EXPENSIVE MOVE: Banks may shift some operations to Europe when Britain leaves the EU, and that could push up finance costs for European companies. Above, a businessman walking at La Defense business district near Paris, France. REUTERS/Gonzalo Fuentes
LONDON/BERGAMO - 13 July 2017: Like many multinational companies, Italian engineering business Brembo relies on London to run its finances. The company, based close to the Alps, makes brakes for Formula One cars and motorbikes and sells them in 70 countries. Hundreds of millions of euros pass through its bank accounts each year – and London is the hub for those flows.
As Britain prepares to leave the European Union, the company says it may now have to shift the centre of its banking operations to Frankfurt. If Brexit happens with little provision for London’s financial services, banks, funds and insurers in London will lose their ability to sell many of their services to European companies.
Such upheavals will hurt not just London, say bankers and businessmen, but Europe as well. Financial firms say such shifts will mean the cost of banking for European companies will have to rise, though it is not clear yet who will pick up the bill – the banks or their clients.
“At the end of the day it will not be a problem for Brembo, but for our bank,” said Matteo Tiraboschi, executive vice president of Brembo, in an interview at the company’s headquarters in Bergamo. “We expect to have the same service for the same price.”
Brembo’s main bank, Citigroup, declined to comment.
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Interviews with scores of senior executives from big British and international banks, lawyers, academics, rating agencies and lobbyists outline some of the dangers for companies and consumers from potentially losing access to London’s markets.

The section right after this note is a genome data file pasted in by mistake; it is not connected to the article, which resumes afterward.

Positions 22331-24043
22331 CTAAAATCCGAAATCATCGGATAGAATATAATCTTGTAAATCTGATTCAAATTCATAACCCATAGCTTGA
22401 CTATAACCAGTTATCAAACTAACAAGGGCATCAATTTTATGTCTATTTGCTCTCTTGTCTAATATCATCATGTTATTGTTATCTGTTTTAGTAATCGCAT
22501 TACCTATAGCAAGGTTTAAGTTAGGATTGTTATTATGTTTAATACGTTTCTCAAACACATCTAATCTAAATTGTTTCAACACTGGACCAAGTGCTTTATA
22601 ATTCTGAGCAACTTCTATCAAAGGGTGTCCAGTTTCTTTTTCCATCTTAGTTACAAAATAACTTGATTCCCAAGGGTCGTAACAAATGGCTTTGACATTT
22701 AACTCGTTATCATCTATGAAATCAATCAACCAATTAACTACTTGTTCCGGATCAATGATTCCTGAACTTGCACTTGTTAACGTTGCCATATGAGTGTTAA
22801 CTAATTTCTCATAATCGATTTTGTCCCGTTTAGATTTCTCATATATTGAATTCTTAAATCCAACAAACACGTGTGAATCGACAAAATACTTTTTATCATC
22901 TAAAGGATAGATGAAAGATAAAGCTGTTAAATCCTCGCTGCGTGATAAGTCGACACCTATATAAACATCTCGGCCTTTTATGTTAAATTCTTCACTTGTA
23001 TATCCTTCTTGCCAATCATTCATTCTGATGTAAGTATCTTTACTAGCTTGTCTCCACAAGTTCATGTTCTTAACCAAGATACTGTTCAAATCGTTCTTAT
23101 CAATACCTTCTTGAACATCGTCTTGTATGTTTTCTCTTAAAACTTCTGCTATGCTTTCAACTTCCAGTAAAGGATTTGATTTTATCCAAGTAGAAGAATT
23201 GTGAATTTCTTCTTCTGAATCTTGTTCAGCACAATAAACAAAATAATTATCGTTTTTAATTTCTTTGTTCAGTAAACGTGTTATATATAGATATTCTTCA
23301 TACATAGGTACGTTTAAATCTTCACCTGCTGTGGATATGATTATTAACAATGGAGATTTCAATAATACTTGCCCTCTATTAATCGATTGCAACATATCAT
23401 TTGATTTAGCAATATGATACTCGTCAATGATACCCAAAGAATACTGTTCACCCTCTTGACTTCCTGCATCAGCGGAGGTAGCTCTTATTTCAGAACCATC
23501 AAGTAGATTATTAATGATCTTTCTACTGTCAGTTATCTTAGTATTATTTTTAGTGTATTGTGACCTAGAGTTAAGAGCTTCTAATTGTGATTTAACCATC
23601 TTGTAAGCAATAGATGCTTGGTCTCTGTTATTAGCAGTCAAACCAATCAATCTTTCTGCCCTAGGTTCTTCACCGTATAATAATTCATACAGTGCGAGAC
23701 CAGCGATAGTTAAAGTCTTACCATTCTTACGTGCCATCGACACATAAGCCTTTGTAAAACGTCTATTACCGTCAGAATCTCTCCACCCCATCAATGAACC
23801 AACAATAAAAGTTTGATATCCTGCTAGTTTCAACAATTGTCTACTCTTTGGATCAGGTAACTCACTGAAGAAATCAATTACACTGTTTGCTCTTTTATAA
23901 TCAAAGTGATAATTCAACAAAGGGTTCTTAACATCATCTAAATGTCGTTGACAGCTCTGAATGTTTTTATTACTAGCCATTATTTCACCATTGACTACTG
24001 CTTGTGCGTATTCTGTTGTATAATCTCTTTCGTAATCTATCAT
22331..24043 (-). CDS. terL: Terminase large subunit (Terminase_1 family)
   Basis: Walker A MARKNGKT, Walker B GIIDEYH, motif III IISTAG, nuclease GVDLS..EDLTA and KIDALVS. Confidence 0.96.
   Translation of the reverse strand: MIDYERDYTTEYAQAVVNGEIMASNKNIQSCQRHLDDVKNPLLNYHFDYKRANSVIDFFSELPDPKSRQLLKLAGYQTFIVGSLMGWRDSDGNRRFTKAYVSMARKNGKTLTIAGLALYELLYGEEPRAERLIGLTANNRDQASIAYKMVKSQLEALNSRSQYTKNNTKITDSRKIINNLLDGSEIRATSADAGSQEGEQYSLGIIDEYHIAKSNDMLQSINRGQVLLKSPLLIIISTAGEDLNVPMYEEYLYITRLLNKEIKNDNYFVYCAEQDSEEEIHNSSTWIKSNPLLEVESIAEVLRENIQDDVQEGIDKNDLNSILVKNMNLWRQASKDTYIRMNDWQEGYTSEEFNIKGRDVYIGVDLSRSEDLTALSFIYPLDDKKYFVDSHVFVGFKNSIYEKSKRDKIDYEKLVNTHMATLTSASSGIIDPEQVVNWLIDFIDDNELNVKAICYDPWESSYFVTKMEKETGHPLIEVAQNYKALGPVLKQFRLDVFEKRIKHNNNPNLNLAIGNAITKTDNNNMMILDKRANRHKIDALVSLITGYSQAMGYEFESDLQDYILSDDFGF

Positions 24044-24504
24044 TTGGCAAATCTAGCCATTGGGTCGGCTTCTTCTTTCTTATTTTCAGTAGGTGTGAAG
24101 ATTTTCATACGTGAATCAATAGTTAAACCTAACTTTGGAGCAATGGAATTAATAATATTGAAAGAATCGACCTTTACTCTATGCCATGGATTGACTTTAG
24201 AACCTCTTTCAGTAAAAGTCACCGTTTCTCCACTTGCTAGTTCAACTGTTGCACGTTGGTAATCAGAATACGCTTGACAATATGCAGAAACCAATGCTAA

The EU needs London’s money, says Mark Carney, governor of the Bank of England. He calls Britain “Europe’s investment banker” and says half of all the debt and equity issued by the EU involves financial institutions in Britain.
Rewiring businesses will be expensive, though estimates vary widely. Investment banks that set up new European outposts to retain access to the EU’s single market may see their EU costs rise by between 8 and 22 percent, according to one study by Boston Consulting Group. A separate study by JP Morgan estimates that eight big U.S. and European banks face a combined bill of $7.5 billion over the next five years if they have to move capital markets operations out of London as a result of Brexit. Such costs would equate to an average 2 percent of the banks’ global annual expenses, JP Morgan said.
Banks say most of those extra costs will end up being paid by customers.
“If the cost of production goes up, ultimately a lot of our costs will get passed on to the client base,” said Richard Gnodde, chief executive of the European arm of Goldman Sachs. “As soon as you start to fragment pools of liquidity or fragment capital bases, it becomes less efficient, the costs can go up.”
UK-based financial firms are trying to shift some of their operations to Europe to ensure they can still work for EU clients, but warn such a rearrangement of the region’s financial architecture could threaten economic stability not only in Britain but also in Europe because so much European money flows through London. European countries, particularly France and Germany, don’t share these concerns, viewing Brexit as an opportunity to steal large swathes of business away from Britain and build up their own financial centres.
Britain alone accounts for 5.4 percent of global stock markets by value, according to Reuters data. Valdis Dombrovskis, the EU financial services chief, said the EU will still account for 15 percent of global stock markets by value without Britain, and that measures were being taken to strengthen its capital markets. But he added: “Fragmentation is preventing our financial services sector from realising its full potential.”
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